What Happened When I Took Off My Clothes For A Male Photographer


I first learned about L.A.-based photographer Nick Holmes when I saw, and was mesmerized by, the portraits he took of a friend. I loved the visceral, velvety feeling of his work and I initially contacted him to see if he would like to be profiled on my blog. That led to my own photo shoot with him, the result of which you see here.

My previous two boudoir shoots were with a female photographer, so I was curious what it would be like to pose for a man. I was excited going into the shoot because Nick intuitively knew the feeling I hoped to achieve.

Unlike my previous boudoir shoots, which had featured my lingerie and outfits, I wanted this shoot to focus on my sexual essence, with the lingerie being almost irrelevant. Our goal was to tell a story, to grab the middle of a scene, to capture moments that enable the viewer to project his or her own thoughts and fantasies onto the photos.


I didn't buy anything new for the shoot. I showed up at Nick's doorstep with a hot pink Victoria's Secret bag stuffed with old lingerie and two pairs of $20 Frederick's of Hollywood come-f**k-me shoes.

I had seen Nick's self-portraits so I knew he was beautiful. Still, I teetered a bit when he opened the door and his dreamy good looks smacked me in the face like a blast of warm, balmy air.


I started chattering to offset my nerves. He could not have been more gracious. He set his Spotify station to indie rock, and poured me a whiskey and ginger ale strong enough to relax me, yet weak enough to keep me from getting hammered, while I changed into my black top and pencil skirt.

I'd told Nick beforehand that I wanted him to shoot me actually shimmying out of my outfits. But when he said to me, after maybe 15 minutes of snapping my picture, "it's time to get out of those clothes," I felt suddenly vulnerable, despite being the shameless exhibitionist that I am.

Getting naked in front of a female photographer is a little like walking around in a ladies locker room. Getting naked in front of a male photographer -- and one with a palpable sexual presence -- is another experience altogether.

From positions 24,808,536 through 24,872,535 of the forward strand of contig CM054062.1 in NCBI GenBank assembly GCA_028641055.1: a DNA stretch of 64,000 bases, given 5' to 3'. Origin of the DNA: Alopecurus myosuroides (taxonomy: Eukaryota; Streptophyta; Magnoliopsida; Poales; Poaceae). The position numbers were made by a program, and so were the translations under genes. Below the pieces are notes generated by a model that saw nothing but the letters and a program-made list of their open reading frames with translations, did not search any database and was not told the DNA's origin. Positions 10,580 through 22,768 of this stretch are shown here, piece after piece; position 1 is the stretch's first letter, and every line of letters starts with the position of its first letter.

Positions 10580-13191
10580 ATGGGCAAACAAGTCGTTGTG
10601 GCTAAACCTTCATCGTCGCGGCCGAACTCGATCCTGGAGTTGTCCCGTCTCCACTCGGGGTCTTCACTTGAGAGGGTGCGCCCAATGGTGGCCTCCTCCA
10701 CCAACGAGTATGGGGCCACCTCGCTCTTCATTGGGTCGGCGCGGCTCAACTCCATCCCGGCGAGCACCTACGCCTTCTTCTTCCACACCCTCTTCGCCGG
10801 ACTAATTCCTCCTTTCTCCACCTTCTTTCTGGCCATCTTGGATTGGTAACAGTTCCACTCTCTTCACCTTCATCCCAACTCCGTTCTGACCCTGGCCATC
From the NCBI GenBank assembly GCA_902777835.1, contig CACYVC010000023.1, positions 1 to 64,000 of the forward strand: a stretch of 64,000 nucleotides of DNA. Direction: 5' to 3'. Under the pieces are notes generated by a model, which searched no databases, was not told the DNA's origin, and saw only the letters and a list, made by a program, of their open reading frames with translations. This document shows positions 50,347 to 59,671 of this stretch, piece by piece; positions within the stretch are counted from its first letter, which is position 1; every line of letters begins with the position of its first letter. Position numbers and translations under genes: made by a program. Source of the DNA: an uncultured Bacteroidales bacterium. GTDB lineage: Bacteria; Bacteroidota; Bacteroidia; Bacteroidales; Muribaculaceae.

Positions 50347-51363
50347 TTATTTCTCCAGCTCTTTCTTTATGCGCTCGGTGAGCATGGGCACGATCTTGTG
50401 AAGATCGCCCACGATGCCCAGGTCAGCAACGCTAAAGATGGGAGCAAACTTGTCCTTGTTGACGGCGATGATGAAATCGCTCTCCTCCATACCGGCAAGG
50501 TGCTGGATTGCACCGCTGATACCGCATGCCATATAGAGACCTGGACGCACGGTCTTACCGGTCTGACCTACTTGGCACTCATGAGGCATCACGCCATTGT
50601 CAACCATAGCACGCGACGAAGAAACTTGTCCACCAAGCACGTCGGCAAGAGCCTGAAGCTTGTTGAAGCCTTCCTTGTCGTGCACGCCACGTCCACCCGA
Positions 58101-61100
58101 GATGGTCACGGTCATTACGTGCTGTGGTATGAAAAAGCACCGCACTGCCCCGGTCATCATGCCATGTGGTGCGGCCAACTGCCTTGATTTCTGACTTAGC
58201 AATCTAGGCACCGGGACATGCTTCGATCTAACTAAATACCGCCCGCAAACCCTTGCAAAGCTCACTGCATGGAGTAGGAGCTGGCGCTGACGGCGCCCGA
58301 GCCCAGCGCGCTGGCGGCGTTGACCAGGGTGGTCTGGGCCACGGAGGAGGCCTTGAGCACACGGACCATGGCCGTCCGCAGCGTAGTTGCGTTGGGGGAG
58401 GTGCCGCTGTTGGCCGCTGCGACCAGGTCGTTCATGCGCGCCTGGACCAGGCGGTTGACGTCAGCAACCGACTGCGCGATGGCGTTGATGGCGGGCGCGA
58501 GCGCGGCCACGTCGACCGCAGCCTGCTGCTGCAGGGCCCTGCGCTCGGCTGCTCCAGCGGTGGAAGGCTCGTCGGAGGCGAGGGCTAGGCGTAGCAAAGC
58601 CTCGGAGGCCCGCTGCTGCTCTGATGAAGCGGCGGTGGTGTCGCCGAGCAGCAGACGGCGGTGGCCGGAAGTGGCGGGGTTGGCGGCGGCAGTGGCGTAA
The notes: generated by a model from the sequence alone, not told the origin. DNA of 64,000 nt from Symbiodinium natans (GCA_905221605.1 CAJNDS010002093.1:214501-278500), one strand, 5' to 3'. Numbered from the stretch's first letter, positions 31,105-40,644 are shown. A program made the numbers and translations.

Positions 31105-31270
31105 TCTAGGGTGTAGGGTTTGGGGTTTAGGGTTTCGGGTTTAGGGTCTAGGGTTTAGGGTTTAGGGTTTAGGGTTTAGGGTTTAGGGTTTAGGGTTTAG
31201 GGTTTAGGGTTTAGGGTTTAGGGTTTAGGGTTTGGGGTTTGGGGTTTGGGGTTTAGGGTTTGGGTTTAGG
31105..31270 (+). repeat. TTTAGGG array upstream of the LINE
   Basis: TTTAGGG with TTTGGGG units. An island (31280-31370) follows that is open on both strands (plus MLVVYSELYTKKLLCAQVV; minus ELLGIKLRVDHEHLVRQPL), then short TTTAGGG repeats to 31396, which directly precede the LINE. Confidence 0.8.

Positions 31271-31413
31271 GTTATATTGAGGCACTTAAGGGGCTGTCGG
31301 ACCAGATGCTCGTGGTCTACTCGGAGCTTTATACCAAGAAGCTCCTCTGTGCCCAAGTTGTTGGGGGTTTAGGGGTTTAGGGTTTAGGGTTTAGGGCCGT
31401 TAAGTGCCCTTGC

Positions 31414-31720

Nick's gaze was penetrating, but professional. So in one swift hold-my-nose-and-jump move, I pulled my top over my head and spent the next few hours running my hands over my progressively less-clothed body.


Some photographers take on the role of observer, but Nick was right in there with me, a part of the scene. It was impossible not to be aware of the fact that we were a man and a semi-nude, slightly liquored-up woman, alone in a room. What unfolded was a creative collaboration that evoked the qualities of great sex: desire, fantasy, spontaneity, playfulness, and seduction.


My hands naturally found their way to my hips, and inside the elastic of my underwear. Nick liked what he saw in the camera, so he told me to do anything that involved sticking my hands down my polka-dot panties.

After awhile, he told me to turn around. There was no implied "if you want to" in his directive. It was a command, the same command I hear in my most cherished erotic experiences. I'd felt more comfortable than I'd imagined standing topless in front of him. But turning to face the wall, and to step into a submissive position, required a kind of trust that I'd only reserved for lovers.


I don't remember how long the shoot lasted. It was over when I essentially collapsed on the floor. We hung out and talked for awhile. I may, or may not, have had a little more liquor. Then I put on my clothes, kissed him on the cheek, and walked out the door.

It was a surreal experience, sharing such an intimate, charged few hours with a man who was essentially a stranger. But hundreds of photos later, it was clear that he captured the core of my sexuality, and the woman that I have grown to be.


Photography by Nick Holmes

Earlier on Huff/Post50:

5 Ways Post50s Can Improve Their Sex Life